Charles L. Burr

Common Law Interests - Statutory Modifications - Curtesy - Effect of Children - Dower - Defeat of Dower Rights - Assignment - Contractual Modifications - Mortgages

Rights and interests arising from marriage may be classified as: (1) The husband's rights during marriage; (2) the husband's rights after the death of his wife - or curtesy; (3) the wife's rights during marriage; (4) the wife's rights after the death of her husband - or dower, and (5) homestead rights. These interests are, of course, predicated upon lawful marriage. A marriage which is voidable only gives rise to the same fights and interests, if not annulled during the life of the husband.

Marriage is an ordinary civil contract, made by a man and a woman in due form of law. It differs from other legal contracts only in that when once entered into it may not be rescinded. The legality of the marriage contract, at least for the purpose of determining the rights and interests arising out of it, is to be ascertained, as with other contracts, by the law of the place where the contract was made.

At common law the husband has, by right of marriage, an estate carved out of his wife's real property, which entitles him to the rents and profits thereof, fret from the claims of his wife. He can sell and convey this estate without her consent - her signature to such a conveyance not being required - and it may be seized and sold under execution for the payment of his debts.

This estate, known as the "husband's right during coverture," continues until his, or his wife's death - or, until they are divorced - or, there is a child of the marriage born alive - whereupon this estate falls, and in its place arises an estate of curtesy. If the wife survive her husband, then she becomes repossessed, in full, of her real property and all estate therein, after his death, and, as he could convey only his estate, and his creditors can attack and sequester only the same estate, the wife's real property is not thereafter affected by any of his prior conveyances, or by the acts of any of his creditors. The wife's chattels real - that is, chattels which concern and savor of real property - become the property of the husband for certain purposes. During his life they are liable to be taken on execution for his debts; he may sell and convey them without the wife's consent, and upon her death they become his absolutely. He cannot, however, dispose of her chattels real by will, but if the wife survive, and her husband has not disposed of her chattels real during his life, she again comes into possession and ownership of her property.

As a forerunner of coming statutory modifications of the husband's rights during marriage, and as indicative of a changing public policy, there was introduced by the Courts of Equity the doctrine of the wife's equity to a settlement, by which, when the husband came into equity, for the purpose of relief with respect to his wife's real property, he was compelled to make a provision out of\ it for the support of his wife and children, this being merely an application of the equitable maxim "that he who seeks equity must first do equity."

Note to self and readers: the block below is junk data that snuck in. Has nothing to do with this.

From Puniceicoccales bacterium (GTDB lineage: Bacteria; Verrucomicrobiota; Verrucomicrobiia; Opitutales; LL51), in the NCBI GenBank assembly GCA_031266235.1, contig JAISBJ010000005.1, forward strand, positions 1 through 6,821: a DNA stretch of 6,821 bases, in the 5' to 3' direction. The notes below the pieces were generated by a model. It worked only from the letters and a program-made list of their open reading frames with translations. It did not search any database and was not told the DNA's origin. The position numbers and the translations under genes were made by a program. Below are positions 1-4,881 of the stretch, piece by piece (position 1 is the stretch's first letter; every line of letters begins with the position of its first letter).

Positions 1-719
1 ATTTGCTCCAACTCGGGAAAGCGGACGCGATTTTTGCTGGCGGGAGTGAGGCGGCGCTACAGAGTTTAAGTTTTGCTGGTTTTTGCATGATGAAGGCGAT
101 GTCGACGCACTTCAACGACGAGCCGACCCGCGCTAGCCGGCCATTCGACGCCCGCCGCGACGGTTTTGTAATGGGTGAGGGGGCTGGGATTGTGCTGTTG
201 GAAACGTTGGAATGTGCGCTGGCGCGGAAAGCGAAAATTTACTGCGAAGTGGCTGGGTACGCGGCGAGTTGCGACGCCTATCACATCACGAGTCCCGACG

Property thus settled upon the wife receives generally the designation "her sole and separate estate," but may conveniently be termed, "her equitable separate estate" to distinguish it from her "statutory separate estate" hereafter referred to.

It was at one time regarded as necessary that the legal title to the property, so freed from the husband's control, should be vested in a trustee, but it later became settled that "if property be given or devised to a married woman for her separate and exclusive use, even without the intervention of trustees, her interest will be protected from the claims of her husband and of his creditors; the husband, in such case, though he obtains a legal estate in the property for their joint lives, being regarded as a trustee for the wife. The words used most frequently to create this estate are "sole and separate use," but any language is sufficient, provided it shows a clear intention to exclude all control of the husband.

A most striking peculiarity may be noticed in the instrument vesting the property in the wife with respect to restricting her powers over it, in that it is lawful to absolutely prohibit its conveyance by her. This exception to the general rule forbidding absolute restraint on alienation being allowed in order that she may be protected from the effect of her husband's persuasion.

In England, and in some of the States of this country, in the absence of such a restraint on conveyance, the wife is free to convey or charge such estate as she may choose, while in other States it is held she has but the power of disposition given expressly by the instrument creating the estate.

The rights of the husband in property which is held by the wife for her separate use are suspended only during coverture, and, on the wife's death, he has the same right in her separate estate as in her property not so limited, unless such rights are excluded by the terms of the instrument vesting the property in her.

The husband's common law interest in his wife's real property and chattels real has, in recent years, either been abrogated or greatly diminished by what are known as the "married women's property acts." Property thus held by the wife, freed either wholly or in part from any claim or control by her husband, is known as the wife's "statutory separate estate," and is, in reality, the child of the parent equitable rule, known as the wife's "equitable separate estate." While courts have no legislative powers, they not infrequently prepare the road upon which proper legislation must travel.